MannKind (NASDAQ:MNKD) -- which has been trying for years to make inhalable insulin a reality -- is a polarizing company among investors. Some wholeheartedly believe that its main product, Afrezza, will be revolutionary. I t could turn the entire market for diabetes treatments upside down, rendering injectable insulin from Novo Nordisk (NYSE:NVO), Eli Lilly (NYSE:LLY), and Sanofi (NYSE:SNY) obsolete.
Others believe that MannKind is foolish for sticking with its guns for so long, when similar products from Pfizer (NYSE:PFE), Alkermes/Eli Lilly, and Aradigm/Novo Nordisk have long since been abandoned.
Yet, it's tough not to admire MannKind for its persistence. On Tuesday, MannKind resubmitted its new drug application, or NDA, to the Food and Drug Administration in an effort to get Afrezza approved with an indication to improve blood sugar control in adult patients with type 1 and type 2 diabetes. MannKind submitted this NDA on the basis that two phase 3 studies showed positive results. MannKind was asked to conduct these phase 3 studies after receiving a complete response letter from the FDA in January 2012. To date, Afrezza has been rejected twice by the FDA.
Let's take a look back at inhalable insulin through the years to see if MannKind actually has a chance at disrupting the market.
Learning from Pfizer's past mistakes
The concept of inhalable insulin isn't new. Pfizer's inhalable insulin, Exubera, was approved in 2006 but only lasted a year before it was discontinued. The drug failed for five primary reasons.
It used a bulky delivery device that was roughly the size of a can of tennis balls.
It cost $5 per day compared to $3 for traditional insulin, with the only added benefit being its inhalable form.
Diabetes needles shrank so drastically over the years that many users had grown accustomed to self-injections.
There were patient concerns about dosing mistakes due to a confusing system of non-linear dosage.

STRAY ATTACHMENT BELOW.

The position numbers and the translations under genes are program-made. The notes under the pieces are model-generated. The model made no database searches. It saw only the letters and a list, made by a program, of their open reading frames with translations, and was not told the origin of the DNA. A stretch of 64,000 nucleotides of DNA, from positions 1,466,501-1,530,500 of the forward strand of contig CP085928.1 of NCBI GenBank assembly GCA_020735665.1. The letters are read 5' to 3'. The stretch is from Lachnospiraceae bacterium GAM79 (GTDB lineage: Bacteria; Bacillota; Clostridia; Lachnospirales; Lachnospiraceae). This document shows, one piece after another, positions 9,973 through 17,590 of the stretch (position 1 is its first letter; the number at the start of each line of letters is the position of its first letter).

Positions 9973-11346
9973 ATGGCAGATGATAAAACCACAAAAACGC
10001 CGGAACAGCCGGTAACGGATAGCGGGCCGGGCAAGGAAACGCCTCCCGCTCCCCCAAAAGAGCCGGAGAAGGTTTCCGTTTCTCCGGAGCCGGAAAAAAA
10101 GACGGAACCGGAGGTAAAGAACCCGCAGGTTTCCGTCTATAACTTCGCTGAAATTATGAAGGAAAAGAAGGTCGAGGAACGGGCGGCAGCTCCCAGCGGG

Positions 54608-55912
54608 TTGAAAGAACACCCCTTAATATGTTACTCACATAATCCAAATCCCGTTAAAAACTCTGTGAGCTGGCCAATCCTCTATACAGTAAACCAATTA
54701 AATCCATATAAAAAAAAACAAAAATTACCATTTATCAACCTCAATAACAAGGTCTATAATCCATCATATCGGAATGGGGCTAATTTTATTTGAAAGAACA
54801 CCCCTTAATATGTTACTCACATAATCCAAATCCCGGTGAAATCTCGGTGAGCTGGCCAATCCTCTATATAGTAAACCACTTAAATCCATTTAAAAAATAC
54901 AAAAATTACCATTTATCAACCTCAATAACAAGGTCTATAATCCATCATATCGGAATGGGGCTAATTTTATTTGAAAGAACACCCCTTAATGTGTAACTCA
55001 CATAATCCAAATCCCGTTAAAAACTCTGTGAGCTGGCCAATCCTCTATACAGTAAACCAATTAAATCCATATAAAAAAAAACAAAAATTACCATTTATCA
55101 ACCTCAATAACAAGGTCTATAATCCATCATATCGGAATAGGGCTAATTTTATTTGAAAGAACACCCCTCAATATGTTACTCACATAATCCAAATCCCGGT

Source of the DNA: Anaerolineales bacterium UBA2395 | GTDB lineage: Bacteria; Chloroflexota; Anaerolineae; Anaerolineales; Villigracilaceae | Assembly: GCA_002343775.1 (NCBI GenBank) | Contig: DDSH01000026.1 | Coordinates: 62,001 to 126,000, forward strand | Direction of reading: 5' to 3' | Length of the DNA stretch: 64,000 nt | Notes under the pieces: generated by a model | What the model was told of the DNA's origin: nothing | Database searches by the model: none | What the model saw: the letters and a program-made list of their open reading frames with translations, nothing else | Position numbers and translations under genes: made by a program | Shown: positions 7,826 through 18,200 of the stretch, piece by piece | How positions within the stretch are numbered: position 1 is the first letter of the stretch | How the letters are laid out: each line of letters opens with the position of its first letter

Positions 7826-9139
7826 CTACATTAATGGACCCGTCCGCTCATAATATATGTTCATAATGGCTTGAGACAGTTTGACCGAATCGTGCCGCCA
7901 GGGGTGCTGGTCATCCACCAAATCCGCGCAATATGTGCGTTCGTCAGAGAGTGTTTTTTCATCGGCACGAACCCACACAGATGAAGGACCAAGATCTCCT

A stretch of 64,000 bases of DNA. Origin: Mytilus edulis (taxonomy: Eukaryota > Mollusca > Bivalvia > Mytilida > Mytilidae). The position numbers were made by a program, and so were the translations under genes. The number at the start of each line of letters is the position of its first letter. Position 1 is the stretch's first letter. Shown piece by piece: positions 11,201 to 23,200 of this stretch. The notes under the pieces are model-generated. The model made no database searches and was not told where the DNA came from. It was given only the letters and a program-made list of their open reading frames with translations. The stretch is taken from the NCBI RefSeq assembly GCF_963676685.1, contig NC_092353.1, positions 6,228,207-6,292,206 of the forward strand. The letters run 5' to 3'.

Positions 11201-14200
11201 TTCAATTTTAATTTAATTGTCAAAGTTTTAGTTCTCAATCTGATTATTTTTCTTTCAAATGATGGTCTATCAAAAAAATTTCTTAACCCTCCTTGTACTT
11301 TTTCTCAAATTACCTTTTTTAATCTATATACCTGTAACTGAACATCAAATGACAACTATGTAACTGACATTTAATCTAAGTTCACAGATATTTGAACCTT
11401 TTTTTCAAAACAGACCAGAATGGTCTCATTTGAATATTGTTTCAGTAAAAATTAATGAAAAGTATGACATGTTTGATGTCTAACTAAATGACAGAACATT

The inhalable nature of the drug resulted in a warning label for smokers and patients with respiratory problems. In 2008, the FDA added a warning label for lung cancer.
Pfizer's myopic focus on the fact that Exubera was an inhalable insulin blinded it to these weaknesses, and the drug never lived up to its potential as a disruptive blockbuster drug. In the end, Exubera caused a $2.8 billion writedown for Pfizer.
Sanofi-Aventis (now known as Sanofi), which co-developed the drug with Pfizer, narrowly dodged a bullet when Pfizer bought out its share of Exubera for $1.3 billion days before its FDA approval.
After Exubera's disastrous failure, other inhalable insulin products from Alkermes/Eli Lilly and Aradigm/Novo Nordisk were terminated during clinical trials.
Can the last man standing deliver?
MannKind's Afrezza, by comparison, has several notable advantages over Exubera.
Its delivery device (the Dreamboat) is much smaller, approximately the size of an asthma inhaler.
It uses an analog insulin, which is considered superior to the human insulin used in Exubera.
It has a faster peak absorption time (12-14 minutes) compared to injected human insulin (60-240 minutes) and Exubera (30-90 minutes).
It uses easier to understand, linear dosages, compared to Exubera's non-linear dosages.
Despite these considerable advantages, Afrezza faces some of the same challenges as Exubera. Afrezza does not account for the use of smaller needles in self-injection. It could also cause the same respiratory problems in patients with pre-existing conditions. In addition, Afrezza's daily price is still unknown, and might not be considered a cost-effective alternative, which would impact its standing with insurers.
Last but not least, MannKind, a $1.5 billion company with only $28.5 million in cash and equivalents, desperately needs a larger marketing partner to help its product reach a higher number of patients. That's not a step many large companies are willing to take, considering MannKind's previous two rejections and Pfizer's painful flop.
For now, it looks like Afrezza will have to be approved by the FDA first before it can inspire any confidence from the industry.
The Foolish takeaway
It's interesting to imagine what would happen to the diabetes market if MannKind were to succeed. Novo Nordisk, the world's largest manufacturer of injectable insulin, would probably scramble to either acquire or partner up with MannKind. Other competitors in injectable insulin, such as Sanofi and Eli Lilly, would likely line up to collaborate as well.
MannKind's investors hope to keep this dream alive, but at this point, the success of Afrezza is still no more certain than a coin toss. If this last man standing can deliver, however, analysts expect Afrezza to achieve annual peak sales of more than $2 billion -- not bad for a company that currently has no other sources of growth.
Leo Sun has no position in any stocks mentioned. The Motley Fool has no position in any of the stocks mentioned. Try any of our Foolish newsletter services free for 30 days. We Fools may not all hold the same opinions, but we all believe that considering a diverse range of insights makes us better investors. The Motley Fool has a disclosure policy.